Fluid-flow theory#

The FluidFlow code is responsible for providing Ross with simulations of thin thickness fluid in hydrodynamic bearings. It returns relevant information for the stability analysis of rotating machines, such as pressure field, fluid forces and dynamic coefficients. In this section, the main theoretical foundations of the modeling described in the code are synthesized and some examples are provided.

import ross
from ross.fluid_flow.fluid_flow import fluid_flow_example2

my_fluid_flow = fluid_flow_example2()


Fluid flow occurs in the annular space between the shaft and the bearing, both of \( L \) length. These structures are called rotor and stator, respectively. The stator is fixed with radius \(R_{o}\) and the rotor, with radius \(R_{i} \), is a rigid body with rotation speed \(\omega\), as shown in the figure below.


Due to the rotation of the rotor, a pressure field is set in the lubricating oil film, developing fluid forces that act on the rotor surface. For a constant speed of rotation, these forces displace the rotor to a location inside the stator called the equilibrium position. In this position, the stator and rotor are eccentric, with a distance between centers \(e\) and an attitude angle \(\beta\), formed between the axis connecting both centers and the vertical axis.

Based on the eccentricity and attitude angle, the cosine law can be used to describe the position of the rotor surface \(R_{\theta}\) with respect to the center of the stator:

\[ R_{\theta} = \sqrt{R_i ^2 - e^2 \sin^2{\alpha}} + e \cos{\alpha},\]

where $\alpha =\begin{cases} \dfrac{3\pi}{2} - \theta + \beta \text{,} &\mbox{se } \dfrac{\pi}{2} + \beta \leq \theta < \dfrac{3\pi}{2} + \beta \ \

  • \left(\dfrac{3\pi}{2} - \theta + \beta\right) \text{,} & \mbox{se } \dfrac{3\pi}{2} + \beta \leq \theta < \dfrac{5\pi}{2} + \beta \end{cases}$.

from ross.fluid_flow.fluid_flow_graphics import plot_eccentricity

fig = plot_eccentricity(my_fluid_flow, z=int(my_fluid_flow.nz / 2), scale_factor=0.5)


We start from the Navier Stokes and continuity equations:

\[\rho \left(\dfrac{\partial \mathbf{v}}{\partial t} + \mathbf{v} \cdot \nabla \mathbf{v} \right) = \nabla \cdot \sigma\]
\[\dfrac{\partial \rho}{\partial t} + \nabla \cdot \left( \rho \mathbf{v} \right) = 0\]

where \(\rho\) is the specific mass of the fluid, \(\mathbf{v}\) is the velocity field, and \(\sigma=-p \mathbf{I} + \tau\) is the Cauchy’s tensor, in which \(p\) represents the pressure field, \(\tau\) is the stress tensor and \(\mathbf{I}\) the identity tensor. In order to consider the effects of curvature, the velocity field is represented in cylindrical coordinates with \(u\), \(v\) and \(w\) being the axial, radial and tangential speeds, respectively.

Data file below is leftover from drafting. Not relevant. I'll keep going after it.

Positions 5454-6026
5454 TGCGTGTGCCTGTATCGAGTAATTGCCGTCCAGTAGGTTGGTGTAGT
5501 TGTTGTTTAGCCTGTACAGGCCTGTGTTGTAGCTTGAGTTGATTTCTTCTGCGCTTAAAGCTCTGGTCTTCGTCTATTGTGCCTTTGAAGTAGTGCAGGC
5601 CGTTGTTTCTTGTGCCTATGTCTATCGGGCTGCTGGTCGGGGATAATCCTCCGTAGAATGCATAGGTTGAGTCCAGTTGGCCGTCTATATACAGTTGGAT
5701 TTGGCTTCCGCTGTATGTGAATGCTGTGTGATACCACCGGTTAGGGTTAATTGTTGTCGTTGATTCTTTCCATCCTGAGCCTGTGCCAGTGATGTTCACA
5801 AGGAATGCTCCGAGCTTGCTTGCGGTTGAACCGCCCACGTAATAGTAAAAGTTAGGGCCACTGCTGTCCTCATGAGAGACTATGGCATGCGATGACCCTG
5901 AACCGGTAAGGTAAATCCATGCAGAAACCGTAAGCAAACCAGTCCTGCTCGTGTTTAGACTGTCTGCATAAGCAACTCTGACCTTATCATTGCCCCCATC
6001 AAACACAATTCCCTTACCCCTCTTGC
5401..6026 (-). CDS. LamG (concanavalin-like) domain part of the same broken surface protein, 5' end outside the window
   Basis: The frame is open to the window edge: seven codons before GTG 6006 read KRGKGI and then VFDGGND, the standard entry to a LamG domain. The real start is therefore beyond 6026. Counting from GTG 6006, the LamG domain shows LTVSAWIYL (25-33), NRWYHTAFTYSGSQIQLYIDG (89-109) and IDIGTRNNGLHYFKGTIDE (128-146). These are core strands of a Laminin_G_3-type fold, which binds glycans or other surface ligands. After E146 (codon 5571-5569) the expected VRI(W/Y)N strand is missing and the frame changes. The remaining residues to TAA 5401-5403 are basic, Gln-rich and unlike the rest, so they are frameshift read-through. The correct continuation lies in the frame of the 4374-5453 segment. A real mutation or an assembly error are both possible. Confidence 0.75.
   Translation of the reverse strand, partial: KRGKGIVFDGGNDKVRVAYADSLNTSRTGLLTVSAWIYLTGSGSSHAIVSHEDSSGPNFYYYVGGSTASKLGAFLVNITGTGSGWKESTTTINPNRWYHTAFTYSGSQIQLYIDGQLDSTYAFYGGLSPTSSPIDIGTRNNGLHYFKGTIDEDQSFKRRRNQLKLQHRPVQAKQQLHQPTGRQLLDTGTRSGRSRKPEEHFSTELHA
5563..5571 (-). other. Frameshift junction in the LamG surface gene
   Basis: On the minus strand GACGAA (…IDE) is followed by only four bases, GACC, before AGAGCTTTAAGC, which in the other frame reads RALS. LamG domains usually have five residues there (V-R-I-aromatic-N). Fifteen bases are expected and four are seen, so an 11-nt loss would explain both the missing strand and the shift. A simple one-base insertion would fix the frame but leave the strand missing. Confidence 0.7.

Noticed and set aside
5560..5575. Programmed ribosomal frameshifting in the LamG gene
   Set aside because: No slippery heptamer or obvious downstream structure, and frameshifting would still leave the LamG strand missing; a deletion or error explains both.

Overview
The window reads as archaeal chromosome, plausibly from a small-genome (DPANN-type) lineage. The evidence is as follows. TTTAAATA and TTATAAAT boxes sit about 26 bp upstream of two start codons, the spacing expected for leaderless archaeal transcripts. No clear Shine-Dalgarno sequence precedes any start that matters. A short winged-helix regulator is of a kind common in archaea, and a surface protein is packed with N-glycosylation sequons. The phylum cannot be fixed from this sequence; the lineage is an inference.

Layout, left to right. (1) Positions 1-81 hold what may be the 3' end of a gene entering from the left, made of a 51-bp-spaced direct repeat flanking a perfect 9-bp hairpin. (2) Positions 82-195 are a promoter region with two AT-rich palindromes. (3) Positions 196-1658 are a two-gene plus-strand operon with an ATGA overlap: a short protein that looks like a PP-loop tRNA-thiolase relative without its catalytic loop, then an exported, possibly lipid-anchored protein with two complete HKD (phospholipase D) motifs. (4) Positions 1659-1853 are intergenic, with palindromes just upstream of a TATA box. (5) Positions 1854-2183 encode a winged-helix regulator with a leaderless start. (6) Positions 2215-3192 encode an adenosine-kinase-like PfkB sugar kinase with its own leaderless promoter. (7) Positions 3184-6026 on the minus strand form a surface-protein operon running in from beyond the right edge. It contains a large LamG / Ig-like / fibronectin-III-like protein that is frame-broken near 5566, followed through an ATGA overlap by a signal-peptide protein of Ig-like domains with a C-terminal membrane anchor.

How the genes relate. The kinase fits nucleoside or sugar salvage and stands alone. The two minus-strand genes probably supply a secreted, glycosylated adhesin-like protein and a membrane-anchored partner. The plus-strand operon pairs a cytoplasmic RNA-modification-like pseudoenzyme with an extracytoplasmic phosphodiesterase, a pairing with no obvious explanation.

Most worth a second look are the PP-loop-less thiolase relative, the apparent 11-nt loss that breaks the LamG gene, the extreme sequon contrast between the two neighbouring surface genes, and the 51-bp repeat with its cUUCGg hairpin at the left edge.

In this code, the following hypotheses are considered:

  • Newtonian fluid: \({\mathbf{\tau}} = {\mathbf{\mu}}(\nabla \mathbf{v})\)

  • Incompressible fluid: constant \(\rho\)

  • Permanent regime: \(\dfrac{\partial(*)}{\partial t}=0\)

Thus, the equations can be rewritten as

\[\rho \left(\mathbf{v} \cdot \nabla \mathbf{v}\right) = - \nabla p + \mu \nabla^2 \mathbf{v}\]
\[\nabla \cdot \mathbf{v}=0,\]

or in terms of each direction:

  • Direction \(z\) (similar to directions \(r\) and \(\theta\)):

\[{\rho \left( u \dfrac{\partial{u}}{\partial{z}} + v \dfrac{\partial{u}}{\partial{r}} + \dfrac{w}{r} \dfrac{\partial{u}}{\partial{\theta}} \right)} = {-\dfrac{\partial{p}}{\partial{z}} + \mu \left( \dfrac{1}{r} \dfrac{\partial{}}{\partial{r}}\left[r\dfrac{\partial{u}}{\partial{r}} \right] + \dfrac{1}{r^2}\dfrac{\partial^2{u}}{\partial{\theta ^2}} + \dfrac{\partial^2{u}}{\partial{z^2}} \right)}\]
  • Continuity:

\[\dfrac{1}{r} \dfrac{\partial{\left(rv\right)}}{\partial{r}}+\dfrac{1}{r}\dfrac{\partial{w}}{\partial{\theta}}+\dfrac{\partial{u}}{\partial{z}} = 0\]

Dimensionaless Analysis

Considering U and L as a typical speed and sizes with the relation

\[(R_{o}-R_{i}) = F \ll L,\]

the equation that represents movement in the \(z\) direction, in its dimensionless form, is:

\[{\rho \left( U\hat{u} \dfrac{\partial{U\hat{u}}}{\partial{L\hat{z}}} + U\hat{v} \dfrac{\partial{U\hat{u}}}{\partial{F\hat{r}}} + \dfrac{U\hat{w}}{L\hat{r}} \dfrac{\partial{U\hat{u}}}{\partial{\theta}} \right)} = {-\dfrac{\partial{P\hat{p}}}{\partial{L\hat{z}}} + \mu \left( \dfrac{1}{L\hat{r}} \dfrac{\partial{}}{\partial{F\hat{r}}}\left[L\hat{r}\dfrac{\partial{U\hat{u}}}{\partial{F\hat{r}}} \right] + \dfrac{1}{L^2\hat{r}^2}\dfrac{\partial^2{U\hat{u}}}{\partial{\theta ^2}} + \dfrac{\partial^2{U\hat{u}}}{\partial{L^2\hat{z}^2}} \right)}\]

where the dimensionless quantities aare denoted with a circumflex accent.

The previous equation is rearranged to explicit the Reynolds number \(\left(\mathbf{Re}=\dfrac{\rho U L}{\mu}\right)\) by using the relation \(P = \dfrac{\mu UL}{F^2}\):

\[{ \mathbf{Re} \left( \left(\dfrac{F^2}{L^2}\right)\hat{u} \dfrac{\partial{\hat{u}}}{\partial{\hat{z}}} + \left(\dfrac{F}{L} \right) \hat{v} \dfrac{\partial{\hat{u}}}{\partial{\hat{r}}} + \left(\dfrac{F^2}{L^2}\right) \dfrac{\hat{w}}{\hat{r}} \dfrac{\partial{\hat{u}}}{\partial{\theta}} \right)} = {-\dfrac{\partial{\hat{p}}}{\partial{\hat{z}}} + \left( \dfrac{1}{\hat{r}} \dfrac{\partial{}}{\partial{\hat{r}}}\left[\hat{r}\dfrac{\partial{\hat{u}}}{\partial{\hat{r}}} \right] + \left(\dfrac{F^2}{L^2}\right) \dfrac{1}{\hat{r}^2}\dfrac{\partial^2{\hat{u}}}{\partial{\theta ^2}} + \left(\dfrac{F^2}{L^2}\right)\dfrac{\partial^2{\hat{u}}}{\partial{\hat{z}^2}} \right)}\]

After some simplifications, based on lubrication theory, the equations along each direction are:

  • \(z\) direction:

\[-\dfrac{\partial{\hat{p}}}{\partial{\hat{z}}} + \dfrac{1}{\hat{r}} \dfrac{\partial{}}{\partial{\hat{r}}}\left(\hat{r}\dfrac{\partial{\hat{u}}}{\partial{\hat{r}}} \right) =0\]